Doctors don’t associate lung cancer with people #LikeMe – I know I didn’t

Rachel Avery, Director of Marketing and Communications at the Roy Castle Lung Cancer Foundation

4th June 2019

As a GP in the army, Amanda Sands understands that the odds of a young, non-smoking woman complaining of a persistent cough having lung cancer are small. But after being diagnosed with stage 4 lung cancer, she has joined Roy Castle Lung Cancer Foundation’s LikeMe campaign and is urging GPs to remember lung cancer can happen to anyone.

“It was back in the summer of 2017. I had a bit of a cough and also felt tight chested. Given the time of year, I just presumed it was pollen related. However, when my cough got worse and I started experiencing breathlessness, which is very unusual for me. I returned to my doctors and asked for a chest x-ray, and subsequent CT scan. It was then that I received my diagnosis – stage 4 lung cancer.

“I was shocked. My family and friends were shocked. My colleagues too. You just don’t think that you’re going to be a young, female non-smoker and get lung cancer.

“After learning more about my diagnosis, I found out I have got an anaplastic lymphoma kinase positive, or ALK+, rearrangement. No one know what has caused it except it’s due to some kind of genetic mutation and that it is on the rise within young female who don’t smoke.

“GP’s haven’t really heard of ALK+ positive lung cancer. None of my colleagues have heard of it. However, it accounts for around 3-5% of all lung cancers in the UK. That’s up to 2,300 people each year.”

Amanda shares her story as part of the LikeMe campaign, an awareness initiative launched by Roy Castle Lung Cancer Foundation which aims to challenge the misconceptions around the disease. Initially focusing on the stories of 10 women, all of whom were diagnosed under the age of 50, LikeMe provides a stark realisation that lung cancer really can affect anyone.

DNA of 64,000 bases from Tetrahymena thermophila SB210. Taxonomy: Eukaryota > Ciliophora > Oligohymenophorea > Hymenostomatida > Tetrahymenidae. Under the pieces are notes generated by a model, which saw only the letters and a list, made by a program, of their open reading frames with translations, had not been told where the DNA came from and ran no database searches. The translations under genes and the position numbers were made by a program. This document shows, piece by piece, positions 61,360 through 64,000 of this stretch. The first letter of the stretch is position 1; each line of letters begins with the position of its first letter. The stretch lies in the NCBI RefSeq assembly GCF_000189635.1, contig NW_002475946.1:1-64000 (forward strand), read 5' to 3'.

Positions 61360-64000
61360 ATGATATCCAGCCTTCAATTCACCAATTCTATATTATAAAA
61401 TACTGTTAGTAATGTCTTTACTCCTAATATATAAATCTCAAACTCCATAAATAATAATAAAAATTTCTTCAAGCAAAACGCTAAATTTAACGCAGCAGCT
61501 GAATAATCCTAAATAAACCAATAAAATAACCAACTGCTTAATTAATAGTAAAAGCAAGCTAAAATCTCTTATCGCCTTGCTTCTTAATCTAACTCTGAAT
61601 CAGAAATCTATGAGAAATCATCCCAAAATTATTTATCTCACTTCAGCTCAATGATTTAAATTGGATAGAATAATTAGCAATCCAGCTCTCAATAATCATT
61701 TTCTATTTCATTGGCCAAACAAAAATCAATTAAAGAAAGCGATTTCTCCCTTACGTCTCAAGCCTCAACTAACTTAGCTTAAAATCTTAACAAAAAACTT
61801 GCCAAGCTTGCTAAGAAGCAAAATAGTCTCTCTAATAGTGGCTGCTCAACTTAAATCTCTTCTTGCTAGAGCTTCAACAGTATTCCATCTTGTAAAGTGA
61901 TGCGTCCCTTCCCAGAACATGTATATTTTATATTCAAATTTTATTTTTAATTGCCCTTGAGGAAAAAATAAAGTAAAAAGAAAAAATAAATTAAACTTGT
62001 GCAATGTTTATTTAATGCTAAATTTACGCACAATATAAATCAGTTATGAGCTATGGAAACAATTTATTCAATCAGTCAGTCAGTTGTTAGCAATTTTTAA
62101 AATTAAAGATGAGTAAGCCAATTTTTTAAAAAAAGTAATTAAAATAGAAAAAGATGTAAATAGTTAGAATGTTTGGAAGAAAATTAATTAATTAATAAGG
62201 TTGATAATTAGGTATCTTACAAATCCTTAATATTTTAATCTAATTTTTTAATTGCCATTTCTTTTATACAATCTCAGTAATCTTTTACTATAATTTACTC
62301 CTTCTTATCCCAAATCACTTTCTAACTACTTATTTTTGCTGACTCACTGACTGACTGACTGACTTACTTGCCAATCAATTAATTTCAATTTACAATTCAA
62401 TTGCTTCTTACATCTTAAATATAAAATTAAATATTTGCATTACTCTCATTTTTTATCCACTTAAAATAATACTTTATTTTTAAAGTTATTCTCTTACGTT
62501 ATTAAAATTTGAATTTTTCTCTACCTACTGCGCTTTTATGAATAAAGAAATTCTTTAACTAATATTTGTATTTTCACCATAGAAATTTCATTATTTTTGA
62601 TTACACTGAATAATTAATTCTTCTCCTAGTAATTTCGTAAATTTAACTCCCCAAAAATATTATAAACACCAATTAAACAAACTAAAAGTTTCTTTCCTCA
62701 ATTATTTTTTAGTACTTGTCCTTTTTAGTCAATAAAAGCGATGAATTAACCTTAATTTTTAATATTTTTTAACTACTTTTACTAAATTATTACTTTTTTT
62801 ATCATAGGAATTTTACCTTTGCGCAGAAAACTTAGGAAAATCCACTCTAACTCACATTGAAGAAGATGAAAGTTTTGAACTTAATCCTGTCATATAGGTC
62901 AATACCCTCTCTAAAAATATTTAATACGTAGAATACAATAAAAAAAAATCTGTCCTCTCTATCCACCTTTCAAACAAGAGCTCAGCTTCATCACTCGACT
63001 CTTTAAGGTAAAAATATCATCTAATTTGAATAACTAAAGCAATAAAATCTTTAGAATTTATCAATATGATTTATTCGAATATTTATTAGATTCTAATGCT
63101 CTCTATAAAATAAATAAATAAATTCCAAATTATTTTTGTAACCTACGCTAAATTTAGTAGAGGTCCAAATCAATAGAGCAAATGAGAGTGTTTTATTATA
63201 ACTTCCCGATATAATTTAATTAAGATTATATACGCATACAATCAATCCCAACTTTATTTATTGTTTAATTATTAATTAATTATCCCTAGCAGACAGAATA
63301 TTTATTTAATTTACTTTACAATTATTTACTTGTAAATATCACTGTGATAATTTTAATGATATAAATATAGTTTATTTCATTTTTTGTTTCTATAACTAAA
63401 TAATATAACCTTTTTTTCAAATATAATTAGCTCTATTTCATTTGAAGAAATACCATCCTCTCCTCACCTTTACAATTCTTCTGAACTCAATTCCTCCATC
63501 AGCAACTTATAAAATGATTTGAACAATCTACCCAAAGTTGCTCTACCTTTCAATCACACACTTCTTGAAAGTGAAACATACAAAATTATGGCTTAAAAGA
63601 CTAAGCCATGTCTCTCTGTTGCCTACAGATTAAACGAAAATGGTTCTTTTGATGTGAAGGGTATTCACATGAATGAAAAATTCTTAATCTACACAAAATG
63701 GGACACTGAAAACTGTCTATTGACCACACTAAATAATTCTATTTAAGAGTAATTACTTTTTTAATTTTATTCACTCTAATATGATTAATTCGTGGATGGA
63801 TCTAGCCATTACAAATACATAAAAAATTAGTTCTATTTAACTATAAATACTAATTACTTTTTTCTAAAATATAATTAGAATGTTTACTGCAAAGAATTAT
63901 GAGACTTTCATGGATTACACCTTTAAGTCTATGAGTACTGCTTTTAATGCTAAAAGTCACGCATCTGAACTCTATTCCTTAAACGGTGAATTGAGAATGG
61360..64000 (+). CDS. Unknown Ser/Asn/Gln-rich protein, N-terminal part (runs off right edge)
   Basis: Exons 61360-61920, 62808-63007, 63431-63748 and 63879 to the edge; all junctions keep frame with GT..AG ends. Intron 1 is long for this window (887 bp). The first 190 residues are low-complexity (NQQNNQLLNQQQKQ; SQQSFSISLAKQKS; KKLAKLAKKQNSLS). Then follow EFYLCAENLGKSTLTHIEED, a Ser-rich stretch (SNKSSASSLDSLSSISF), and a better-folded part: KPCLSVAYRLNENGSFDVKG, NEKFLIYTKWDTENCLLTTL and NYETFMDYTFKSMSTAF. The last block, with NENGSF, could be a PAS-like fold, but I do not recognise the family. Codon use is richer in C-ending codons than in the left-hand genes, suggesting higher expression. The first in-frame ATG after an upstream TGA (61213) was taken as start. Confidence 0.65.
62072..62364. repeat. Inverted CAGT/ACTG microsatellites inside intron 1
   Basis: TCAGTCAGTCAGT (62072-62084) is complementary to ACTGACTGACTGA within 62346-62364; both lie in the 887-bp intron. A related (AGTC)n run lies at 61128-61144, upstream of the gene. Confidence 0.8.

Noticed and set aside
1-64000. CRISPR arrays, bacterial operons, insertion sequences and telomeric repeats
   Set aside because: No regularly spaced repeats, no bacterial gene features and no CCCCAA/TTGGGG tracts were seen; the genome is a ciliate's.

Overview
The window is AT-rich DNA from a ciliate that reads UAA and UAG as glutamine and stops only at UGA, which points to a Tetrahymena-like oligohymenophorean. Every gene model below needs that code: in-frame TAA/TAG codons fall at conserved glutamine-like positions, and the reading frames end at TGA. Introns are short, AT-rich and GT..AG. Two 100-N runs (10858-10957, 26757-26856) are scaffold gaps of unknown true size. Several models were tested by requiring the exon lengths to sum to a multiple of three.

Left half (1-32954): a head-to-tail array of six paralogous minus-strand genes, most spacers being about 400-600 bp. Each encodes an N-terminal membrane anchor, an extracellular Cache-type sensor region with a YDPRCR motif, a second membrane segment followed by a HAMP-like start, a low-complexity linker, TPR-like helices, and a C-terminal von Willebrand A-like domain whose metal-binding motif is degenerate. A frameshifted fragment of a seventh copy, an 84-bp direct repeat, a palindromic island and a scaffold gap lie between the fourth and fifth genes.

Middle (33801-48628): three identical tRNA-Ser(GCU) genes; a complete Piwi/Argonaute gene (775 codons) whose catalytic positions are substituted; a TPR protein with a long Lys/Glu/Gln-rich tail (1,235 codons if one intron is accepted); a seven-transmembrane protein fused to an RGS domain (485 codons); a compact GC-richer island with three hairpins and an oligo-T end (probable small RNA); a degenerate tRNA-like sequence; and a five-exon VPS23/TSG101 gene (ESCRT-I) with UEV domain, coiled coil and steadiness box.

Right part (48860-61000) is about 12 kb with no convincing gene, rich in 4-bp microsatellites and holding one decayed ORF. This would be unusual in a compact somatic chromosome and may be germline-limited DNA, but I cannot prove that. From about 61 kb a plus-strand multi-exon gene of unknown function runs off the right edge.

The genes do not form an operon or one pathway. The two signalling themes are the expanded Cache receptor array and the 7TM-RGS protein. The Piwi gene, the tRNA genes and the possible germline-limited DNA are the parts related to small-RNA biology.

Survival rates for lung cancer have continued to lag significantly behind that of other causes, with just 10% of those diagnosed living for five years or more. This is largely because people are typically diagnosed at late stage when curative-intent treatment is no longer possible.

Early diagnosis of lung cancer is key. However, symptoms are, at best, vague – a persistent cough, breathlessness, weight loss and/or fatigue – or, at worst, non-existent. And when it comes to non-high risk individuals, the odds of an early diagnosis are even less; those under 50 are more likely to be diagnosed at late stage than those over 50.

This is why tools such as C the Signs are so important. We recognise the odds of someone like Amanda having lung cancer are low, but we know it is possible and need everyone else too as well. So, if the signs are pointing in that direction, we are urging GPs to follow them – regardless of the odds.

“As a GP we deal with coughs and upper respiratory tract infections a lot of the time. They’re bread and butter consultations,” Amanda continues. “But, I think it’s important to take time to listen to the story.

“If someone has got a cough for more than three weeks you need to be thinking what could be causing this and think about doing some kind of investigation, such as a chest x-ray. And likewise, if someone has got a wheeze and it doesn’t really fit in with their previous history, and they don’t have a history of any allergies, again you need to be thinking about doing some further investigations. You need to take people’s symptoms seriously and recognise that there could be something else going on.”

For more information about Roy Castle Lung Cancer Foundation’s LikeMe campaign, please visit or email to request an awareness pack. The charity also has free literature about lung cancer and its symptoms. To order, please visit